A life worth loving
This year began with a bang. Literally. Uncharacteristic of my tendency to rest and recoup after the happy but full holidays, we spent our January making last minute adjustments to plans and gathering supplies, then finally emptying out the closet, moving toothbrushes and shampoo into the kids’ bathroom, and delivering the first big bang (of many to come) that brought our bathroom walls crumbling down. All in the name of independence and freedom and ease. Safety too. It’s been years (holy cow!) since I’ve been able to get in and out of the shower by myself. And in those years are countless struggles inside these tight corners and short hallways of our bathroom. My husband’s lifted my body - with my walker between us, no less - to get me onto the toilet. He’s stabilized my collapsing knees so I could stand long enough to rinse my mouth of foaming toothpaste. I’ve skipped showering (more than I care to admit) when he’s working late or off adventuring in the mountains. I’ve literally crawled on my hands and knees to the toilet a few times. And so this new year - for us - is coming with a new bathroom. The plan: Bring down every single wall. Leave the pathway (to the toilet, my clothes, the sink, the shower, all of it!) clear and open. Add a bench in the opening of the shower so I can easily get in and out. Take away the cabinet under the sink so I can roll right under. And start living life to the fullest… for real.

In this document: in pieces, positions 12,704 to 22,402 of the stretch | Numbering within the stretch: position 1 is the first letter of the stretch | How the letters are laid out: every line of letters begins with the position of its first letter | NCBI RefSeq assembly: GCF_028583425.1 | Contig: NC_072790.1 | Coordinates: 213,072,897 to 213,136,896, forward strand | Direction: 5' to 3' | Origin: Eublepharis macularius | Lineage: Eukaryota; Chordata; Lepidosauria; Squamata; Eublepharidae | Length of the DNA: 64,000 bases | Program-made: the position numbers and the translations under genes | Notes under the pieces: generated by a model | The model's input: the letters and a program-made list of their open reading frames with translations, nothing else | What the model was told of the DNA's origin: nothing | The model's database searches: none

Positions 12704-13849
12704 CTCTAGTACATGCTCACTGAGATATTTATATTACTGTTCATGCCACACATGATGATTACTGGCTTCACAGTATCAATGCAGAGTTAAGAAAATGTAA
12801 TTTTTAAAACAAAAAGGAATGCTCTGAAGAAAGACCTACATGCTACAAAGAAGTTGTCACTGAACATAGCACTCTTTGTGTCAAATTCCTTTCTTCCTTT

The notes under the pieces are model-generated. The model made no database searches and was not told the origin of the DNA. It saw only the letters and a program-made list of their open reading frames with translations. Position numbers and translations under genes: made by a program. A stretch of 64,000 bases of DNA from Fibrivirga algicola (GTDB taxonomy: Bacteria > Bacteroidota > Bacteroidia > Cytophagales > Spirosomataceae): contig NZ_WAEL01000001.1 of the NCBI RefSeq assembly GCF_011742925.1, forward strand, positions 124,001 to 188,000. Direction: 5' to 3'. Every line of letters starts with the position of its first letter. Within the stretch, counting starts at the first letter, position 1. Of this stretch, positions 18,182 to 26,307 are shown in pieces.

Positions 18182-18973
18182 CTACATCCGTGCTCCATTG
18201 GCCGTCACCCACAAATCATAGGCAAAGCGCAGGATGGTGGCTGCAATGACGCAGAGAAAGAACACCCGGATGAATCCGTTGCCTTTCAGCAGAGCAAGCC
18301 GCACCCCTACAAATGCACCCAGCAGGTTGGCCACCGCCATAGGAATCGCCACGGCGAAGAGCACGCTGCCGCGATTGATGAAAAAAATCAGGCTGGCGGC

A fresh start
I guess I could feel depressed about needing it and about how much the project is requiring in effort and finances. I could probably be digging in my heels - like I stubbornly have for over two years - about doing anything major like this, in hopes it wouldn't be needed. I could probably have convinced both of us that it wasn’t worth the money or all the time Matt’s pouring into it. But there’s more - so much more - than two months’ worth of my husband’s blood, sweat and tears in this project (although I’m grateful for that too). I can feel it in the smooth floor and the open space under the countertop. I can smell it in the fresh paint and see it in the wide open shower. It’s a fresh start. For me. For Matt. For all of us. It’s permission to stop holding our breath for the healing we hope will come someday. And instead make our life easier and better today. Inside this beautiful, open space is an invitation to love my life. Love my body. Love this moment. Just as it is.